A White House Petition to stop fraudulent tax refund claims is supported by genealogists, who are alarmed by the possibility that public access to the Social Security Death Index (SSDI) could end. WLA members Mary Rieder, President of the Wisconsin State Genealogical Society, and Anita Doering, Archivist at the La Crosse Public Library, recently brought this issue to WLA's attention. Here's Mary's discussion of what lack of access to SSDI would mean to genealogists:
Would you believe that the IRS doesn’t automatically check Social Security Numbers on tax returns before issuing a refund check? Because of this, people have been using the SSNs of deceased people to claim tax refunds. Two weeks ago a grieving father testified before the House Ways and Means Committee that someone had stolen the SSN of his recently deceased daughter and used it to file for a tax refund. When the legitimate parents filed their tax return to claim some of the medical expenses they had paid for the child’s care, they were refused because that number had already been issued a refund. So, in its infinite wisdom, the Committee is considering entirely closing the Social Security Death Index (SSDI) from public use rather than telling the IRS to do their job and check the numbers. The main problem with this is that many businesses, insurance companies, loan officers, banks, etc., routinely use the SSDI for what it’s supposed to be used for: stopping the fraudulent use of SSNs. If the federal government closes off public access to it, more fraud will happen, not less. No one has presented proof that these SSNs are being stolen from the publicly-accessible SSDI. They could also be taken from dumpster-diving, unscrupulous staff stealing the numbers in banks or medical facilities, or even someone looking over someone else’s shoulder while they’re filling out a form requiring the number, so closing the SSDI isn’t necessarily going to solve the problem.
This issue has become a big one with the genealogical community because genealogists also routinely use the SSDI to gather information on death dates and parents’ names. By looking up a person’s SSN you can request a copy of the SS-5 form the person filled out when they applied for an SSN which often gives further family information such as parents names, address at the time of application, etc. Forensic genealogists use this information to assist them in locating surviving family members of soldiers whose remains have been recovered (some from as far back as WWII and the Korean War), and helping coroners identify next of kin of unclaimed bodies, so that the family can have some closure on what happened to their loved one. Megan Smolenyak is one of these forensic genealogists, and she wrote a great blog post about this in December: http://megansmolenyak.posterous.com/are-we-going-to-lose-the-social-security-deat after Ancestry.com (the company of the “shaky leaf” you’ve been seeing on TV ads – but don’t get me started on how EASY they make genealogy look!) shut down the free version of SSDI which had been on their RootsWeb site, moved everything behind their pay wall at their commercial site, and redacted the SSNs from any record for a person who had died within the last 10 years.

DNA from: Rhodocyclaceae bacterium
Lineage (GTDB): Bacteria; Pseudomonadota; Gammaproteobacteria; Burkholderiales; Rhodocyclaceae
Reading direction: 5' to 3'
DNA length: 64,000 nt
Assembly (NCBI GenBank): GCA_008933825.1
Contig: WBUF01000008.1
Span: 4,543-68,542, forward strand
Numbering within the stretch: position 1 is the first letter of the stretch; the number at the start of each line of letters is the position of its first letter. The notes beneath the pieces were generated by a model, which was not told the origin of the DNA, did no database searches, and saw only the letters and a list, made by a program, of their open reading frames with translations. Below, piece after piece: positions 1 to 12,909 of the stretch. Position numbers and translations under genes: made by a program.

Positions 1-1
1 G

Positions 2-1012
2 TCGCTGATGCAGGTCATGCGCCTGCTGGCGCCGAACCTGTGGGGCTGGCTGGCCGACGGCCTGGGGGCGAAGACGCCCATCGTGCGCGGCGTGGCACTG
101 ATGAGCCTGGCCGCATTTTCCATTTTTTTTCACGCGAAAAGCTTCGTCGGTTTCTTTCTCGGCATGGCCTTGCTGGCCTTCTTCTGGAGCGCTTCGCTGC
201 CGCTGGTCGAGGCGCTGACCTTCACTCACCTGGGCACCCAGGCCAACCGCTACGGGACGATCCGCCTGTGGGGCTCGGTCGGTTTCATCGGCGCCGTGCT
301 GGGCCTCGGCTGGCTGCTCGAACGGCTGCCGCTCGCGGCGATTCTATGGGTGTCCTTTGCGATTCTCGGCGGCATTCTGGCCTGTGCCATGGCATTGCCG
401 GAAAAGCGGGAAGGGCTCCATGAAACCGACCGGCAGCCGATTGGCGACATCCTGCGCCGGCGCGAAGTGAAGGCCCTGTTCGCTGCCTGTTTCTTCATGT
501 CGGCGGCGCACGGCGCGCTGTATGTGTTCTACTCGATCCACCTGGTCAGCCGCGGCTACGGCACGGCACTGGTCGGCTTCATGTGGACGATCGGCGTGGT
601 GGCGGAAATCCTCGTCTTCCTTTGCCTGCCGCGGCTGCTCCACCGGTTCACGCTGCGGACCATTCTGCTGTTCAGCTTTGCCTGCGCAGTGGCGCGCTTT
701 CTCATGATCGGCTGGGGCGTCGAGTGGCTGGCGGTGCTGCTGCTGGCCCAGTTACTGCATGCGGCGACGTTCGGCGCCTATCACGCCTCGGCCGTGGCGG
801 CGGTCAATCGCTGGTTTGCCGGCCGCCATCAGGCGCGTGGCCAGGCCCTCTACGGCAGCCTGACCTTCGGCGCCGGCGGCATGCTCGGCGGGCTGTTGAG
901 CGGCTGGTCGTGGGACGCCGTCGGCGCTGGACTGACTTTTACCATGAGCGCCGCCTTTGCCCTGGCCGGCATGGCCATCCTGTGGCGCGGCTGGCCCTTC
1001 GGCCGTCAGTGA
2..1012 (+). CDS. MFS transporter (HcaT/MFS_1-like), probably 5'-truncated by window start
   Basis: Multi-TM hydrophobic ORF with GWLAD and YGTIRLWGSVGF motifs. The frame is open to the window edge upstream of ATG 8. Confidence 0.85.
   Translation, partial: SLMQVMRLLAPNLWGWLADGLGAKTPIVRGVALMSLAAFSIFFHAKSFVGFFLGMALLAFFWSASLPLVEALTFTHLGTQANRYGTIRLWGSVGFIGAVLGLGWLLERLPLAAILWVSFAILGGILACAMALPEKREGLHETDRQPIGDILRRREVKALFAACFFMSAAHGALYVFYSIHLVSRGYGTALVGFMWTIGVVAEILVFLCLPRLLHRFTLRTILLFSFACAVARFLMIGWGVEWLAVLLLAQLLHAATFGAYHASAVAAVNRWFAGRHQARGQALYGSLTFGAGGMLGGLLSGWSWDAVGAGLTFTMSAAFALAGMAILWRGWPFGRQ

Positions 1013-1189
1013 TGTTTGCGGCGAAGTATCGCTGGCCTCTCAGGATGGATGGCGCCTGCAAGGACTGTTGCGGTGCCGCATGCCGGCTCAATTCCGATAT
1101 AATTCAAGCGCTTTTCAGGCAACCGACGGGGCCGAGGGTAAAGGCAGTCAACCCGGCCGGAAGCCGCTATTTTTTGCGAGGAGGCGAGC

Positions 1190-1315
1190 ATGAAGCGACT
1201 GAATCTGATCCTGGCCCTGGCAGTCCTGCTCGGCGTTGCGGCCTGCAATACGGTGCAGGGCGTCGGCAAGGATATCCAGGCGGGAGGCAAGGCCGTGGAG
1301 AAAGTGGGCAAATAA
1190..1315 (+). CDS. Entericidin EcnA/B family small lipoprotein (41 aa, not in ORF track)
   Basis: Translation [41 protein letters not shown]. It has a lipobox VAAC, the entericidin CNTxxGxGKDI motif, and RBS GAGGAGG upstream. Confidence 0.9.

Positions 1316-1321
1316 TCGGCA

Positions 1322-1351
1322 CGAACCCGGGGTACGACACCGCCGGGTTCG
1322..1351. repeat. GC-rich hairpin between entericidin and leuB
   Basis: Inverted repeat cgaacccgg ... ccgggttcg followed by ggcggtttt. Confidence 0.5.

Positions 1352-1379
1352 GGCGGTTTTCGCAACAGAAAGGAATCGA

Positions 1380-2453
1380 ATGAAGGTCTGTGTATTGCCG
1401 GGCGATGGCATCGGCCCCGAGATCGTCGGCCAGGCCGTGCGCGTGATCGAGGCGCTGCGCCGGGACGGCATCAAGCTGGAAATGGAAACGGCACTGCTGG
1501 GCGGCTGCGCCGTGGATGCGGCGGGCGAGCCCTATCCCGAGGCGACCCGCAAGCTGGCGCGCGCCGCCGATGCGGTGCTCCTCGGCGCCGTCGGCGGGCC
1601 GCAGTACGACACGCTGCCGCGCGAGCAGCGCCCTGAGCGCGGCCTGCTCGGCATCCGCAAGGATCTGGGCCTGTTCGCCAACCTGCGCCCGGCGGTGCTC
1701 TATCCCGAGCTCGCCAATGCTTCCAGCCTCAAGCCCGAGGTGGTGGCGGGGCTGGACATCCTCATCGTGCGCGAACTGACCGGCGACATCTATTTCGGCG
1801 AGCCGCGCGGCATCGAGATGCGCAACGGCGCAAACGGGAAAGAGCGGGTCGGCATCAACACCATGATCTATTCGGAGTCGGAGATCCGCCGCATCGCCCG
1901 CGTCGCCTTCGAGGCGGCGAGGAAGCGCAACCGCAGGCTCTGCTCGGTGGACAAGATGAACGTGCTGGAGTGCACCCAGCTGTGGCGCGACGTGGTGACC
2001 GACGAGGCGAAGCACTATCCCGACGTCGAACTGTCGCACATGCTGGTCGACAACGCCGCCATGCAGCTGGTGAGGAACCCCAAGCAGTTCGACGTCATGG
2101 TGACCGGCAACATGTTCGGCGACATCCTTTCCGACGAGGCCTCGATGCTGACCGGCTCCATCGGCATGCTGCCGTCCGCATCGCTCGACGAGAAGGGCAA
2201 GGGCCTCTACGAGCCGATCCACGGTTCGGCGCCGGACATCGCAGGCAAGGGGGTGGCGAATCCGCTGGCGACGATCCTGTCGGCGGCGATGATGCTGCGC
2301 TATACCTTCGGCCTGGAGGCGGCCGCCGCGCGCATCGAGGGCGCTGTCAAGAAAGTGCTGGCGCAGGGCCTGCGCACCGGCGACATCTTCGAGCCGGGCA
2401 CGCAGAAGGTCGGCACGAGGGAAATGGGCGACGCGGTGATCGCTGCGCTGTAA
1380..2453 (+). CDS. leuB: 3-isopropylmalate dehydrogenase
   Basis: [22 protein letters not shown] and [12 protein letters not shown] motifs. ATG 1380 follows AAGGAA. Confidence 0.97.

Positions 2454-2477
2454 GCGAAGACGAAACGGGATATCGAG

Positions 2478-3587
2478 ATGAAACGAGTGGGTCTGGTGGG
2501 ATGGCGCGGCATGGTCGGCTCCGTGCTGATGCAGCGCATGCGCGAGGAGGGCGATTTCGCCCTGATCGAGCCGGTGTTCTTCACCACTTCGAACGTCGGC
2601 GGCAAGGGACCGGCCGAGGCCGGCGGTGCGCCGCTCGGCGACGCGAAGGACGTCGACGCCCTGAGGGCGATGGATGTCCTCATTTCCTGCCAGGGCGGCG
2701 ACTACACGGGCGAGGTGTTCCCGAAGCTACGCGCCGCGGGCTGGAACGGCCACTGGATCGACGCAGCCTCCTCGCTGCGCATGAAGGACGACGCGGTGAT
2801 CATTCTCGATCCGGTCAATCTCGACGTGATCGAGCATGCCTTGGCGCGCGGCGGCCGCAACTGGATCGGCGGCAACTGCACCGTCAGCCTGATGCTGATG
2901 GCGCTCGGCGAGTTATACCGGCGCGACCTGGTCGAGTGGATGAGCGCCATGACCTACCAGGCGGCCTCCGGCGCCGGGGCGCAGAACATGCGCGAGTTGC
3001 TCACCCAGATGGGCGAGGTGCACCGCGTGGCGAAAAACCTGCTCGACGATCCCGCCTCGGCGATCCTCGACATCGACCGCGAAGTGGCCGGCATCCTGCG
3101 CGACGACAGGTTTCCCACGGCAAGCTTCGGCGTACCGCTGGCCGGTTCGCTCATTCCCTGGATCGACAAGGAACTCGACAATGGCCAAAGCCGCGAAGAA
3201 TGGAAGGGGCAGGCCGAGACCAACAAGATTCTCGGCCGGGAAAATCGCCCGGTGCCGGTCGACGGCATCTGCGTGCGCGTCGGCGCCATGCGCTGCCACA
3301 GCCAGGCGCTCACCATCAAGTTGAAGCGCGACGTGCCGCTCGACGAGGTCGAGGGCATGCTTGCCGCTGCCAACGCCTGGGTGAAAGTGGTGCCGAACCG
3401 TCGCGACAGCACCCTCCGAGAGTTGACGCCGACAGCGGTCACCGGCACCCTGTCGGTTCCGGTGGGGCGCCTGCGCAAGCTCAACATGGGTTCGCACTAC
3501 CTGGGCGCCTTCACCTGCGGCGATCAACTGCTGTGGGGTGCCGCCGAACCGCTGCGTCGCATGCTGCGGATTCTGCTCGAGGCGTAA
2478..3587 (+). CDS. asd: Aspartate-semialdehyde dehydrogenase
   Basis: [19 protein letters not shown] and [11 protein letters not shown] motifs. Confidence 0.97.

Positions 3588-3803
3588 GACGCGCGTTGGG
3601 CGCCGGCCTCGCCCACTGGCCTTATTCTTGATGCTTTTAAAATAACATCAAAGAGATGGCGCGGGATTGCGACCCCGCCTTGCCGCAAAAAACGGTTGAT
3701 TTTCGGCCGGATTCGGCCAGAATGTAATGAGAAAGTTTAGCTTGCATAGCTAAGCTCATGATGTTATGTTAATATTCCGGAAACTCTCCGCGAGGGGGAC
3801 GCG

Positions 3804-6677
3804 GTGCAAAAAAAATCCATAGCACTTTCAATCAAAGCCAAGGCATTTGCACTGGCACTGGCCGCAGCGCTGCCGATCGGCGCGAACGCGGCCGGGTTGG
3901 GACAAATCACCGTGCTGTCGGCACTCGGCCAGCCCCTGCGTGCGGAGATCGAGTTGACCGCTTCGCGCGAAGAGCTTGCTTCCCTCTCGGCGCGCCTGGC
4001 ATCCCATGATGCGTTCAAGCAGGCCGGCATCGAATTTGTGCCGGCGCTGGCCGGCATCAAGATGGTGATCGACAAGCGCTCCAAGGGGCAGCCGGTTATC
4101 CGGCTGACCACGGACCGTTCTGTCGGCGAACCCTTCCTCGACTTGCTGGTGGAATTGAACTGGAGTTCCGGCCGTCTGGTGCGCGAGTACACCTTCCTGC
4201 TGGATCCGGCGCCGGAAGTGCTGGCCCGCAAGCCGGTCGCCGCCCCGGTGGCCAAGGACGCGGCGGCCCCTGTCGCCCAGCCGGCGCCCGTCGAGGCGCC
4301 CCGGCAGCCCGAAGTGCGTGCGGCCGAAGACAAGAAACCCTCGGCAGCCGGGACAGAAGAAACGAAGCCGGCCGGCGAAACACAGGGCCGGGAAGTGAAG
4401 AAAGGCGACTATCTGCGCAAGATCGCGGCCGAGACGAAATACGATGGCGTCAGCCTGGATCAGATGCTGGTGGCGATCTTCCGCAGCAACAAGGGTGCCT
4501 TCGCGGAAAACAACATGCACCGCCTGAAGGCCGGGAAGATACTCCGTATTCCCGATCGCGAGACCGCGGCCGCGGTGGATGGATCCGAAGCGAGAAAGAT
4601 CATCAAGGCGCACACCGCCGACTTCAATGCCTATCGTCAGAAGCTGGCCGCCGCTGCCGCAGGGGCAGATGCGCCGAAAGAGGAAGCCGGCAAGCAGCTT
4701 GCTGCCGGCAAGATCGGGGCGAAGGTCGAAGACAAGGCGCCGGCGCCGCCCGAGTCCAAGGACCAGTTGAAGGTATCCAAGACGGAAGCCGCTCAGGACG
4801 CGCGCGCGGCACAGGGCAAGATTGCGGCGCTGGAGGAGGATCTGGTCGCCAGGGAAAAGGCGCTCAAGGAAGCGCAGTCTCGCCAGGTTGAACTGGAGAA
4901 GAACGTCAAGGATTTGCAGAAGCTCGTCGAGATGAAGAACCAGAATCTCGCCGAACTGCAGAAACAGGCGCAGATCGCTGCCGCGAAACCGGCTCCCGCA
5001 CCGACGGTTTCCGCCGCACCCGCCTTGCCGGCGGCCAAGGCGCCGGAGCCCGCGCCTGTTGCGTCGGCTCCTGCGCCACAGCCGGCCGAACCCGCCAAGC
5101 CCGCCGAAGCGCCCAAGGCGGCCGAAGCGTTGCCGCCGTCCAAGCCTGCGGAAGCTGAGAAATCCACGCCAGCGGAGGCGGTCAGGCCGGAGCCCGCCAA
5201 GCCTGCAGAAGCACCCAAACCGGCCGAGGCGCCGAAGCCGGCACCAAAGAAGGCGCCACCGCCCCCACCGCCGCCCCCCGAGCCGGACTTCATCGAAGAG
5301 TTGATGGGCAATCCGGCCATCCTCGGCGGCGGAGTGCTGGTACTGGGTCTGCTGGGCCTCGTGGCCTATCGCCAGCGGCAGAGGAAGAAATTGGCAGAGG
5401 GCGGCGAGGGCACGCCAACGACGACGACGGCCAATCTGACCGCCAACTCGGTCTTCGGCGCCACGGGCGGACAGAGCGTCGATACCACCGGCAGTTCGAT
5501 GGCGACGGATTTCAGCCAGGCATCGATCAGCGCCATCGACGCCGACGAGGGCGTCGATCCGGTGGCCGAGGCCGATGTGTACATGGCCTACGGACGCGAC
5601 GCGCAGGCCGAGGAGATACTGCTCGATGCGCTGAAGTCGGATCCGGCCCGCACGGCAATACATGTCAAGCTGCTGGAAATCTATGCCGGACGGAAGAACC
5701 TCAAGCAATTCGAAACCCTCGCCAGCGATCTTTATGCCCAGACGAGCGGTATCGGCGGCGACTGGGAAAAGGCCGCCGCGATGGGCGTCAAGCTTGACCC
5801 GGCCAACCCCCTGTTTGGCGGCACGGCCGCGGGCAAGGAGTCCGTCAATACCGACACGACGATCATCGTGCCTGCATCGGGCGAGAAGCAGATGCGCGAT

The Ways and Means Committee held a public hearing on the issue on February 2nd, but they restricted who could speak publicly at the hearing, and no one from the genealogical community, or even in favor of keeping this information public, was allowed to testify. In light of that, the Records Preservation and Access Committee (RPAC), a joint committee of the National Genealogical Society, Federation of Genealogical Societies, and International Association of Jewish Genealogical Societies, has started a petition on the WhiteHouse.gov site asking the White House to require that the IRS start checking SSNs before issuing refund checks as soon as possible to prevent fraud, preferably this tax season. The petition needs 25,000 signatures by March 8th, however, or it won’t even be looked at. Only about 3,000 people have signed it as of today, though, so I’m sending this out to ask you to look at it and sign it if you agree. You’ll have to create an account on the site to sign it, which asks for your name, e-mail address and zip code. The site will then e-mail you a message, and you have to click a link in that message to activate your account. You can then go back to the survey and sign it. It will display your first name, first initial of your last name, your city and state, and the date you signed. (I’m #50, if you want to scroll down that far! ;-)
For more information (from genealogists’ points of view), please see the RPAC blog at http://www.fgs.org/rpac/, and a blog post which a genealogist from Illinois, Michael John Neill, who spoke at our WSGS Fall Seminar a couple of years ago, put up recently at http://rootdig.blogspot.com/2012/02/my-take-on-ssdi.html.
The petition is online at http://wh.gov/khE. Please feel free to pass this message on to anyone else you think might be interested (especially you librarian-types! ;-). Writing to your federal legislators about this issue will also help bring it to their attention.
--Mary Rieder, President, Wisconsin State Genealogical Society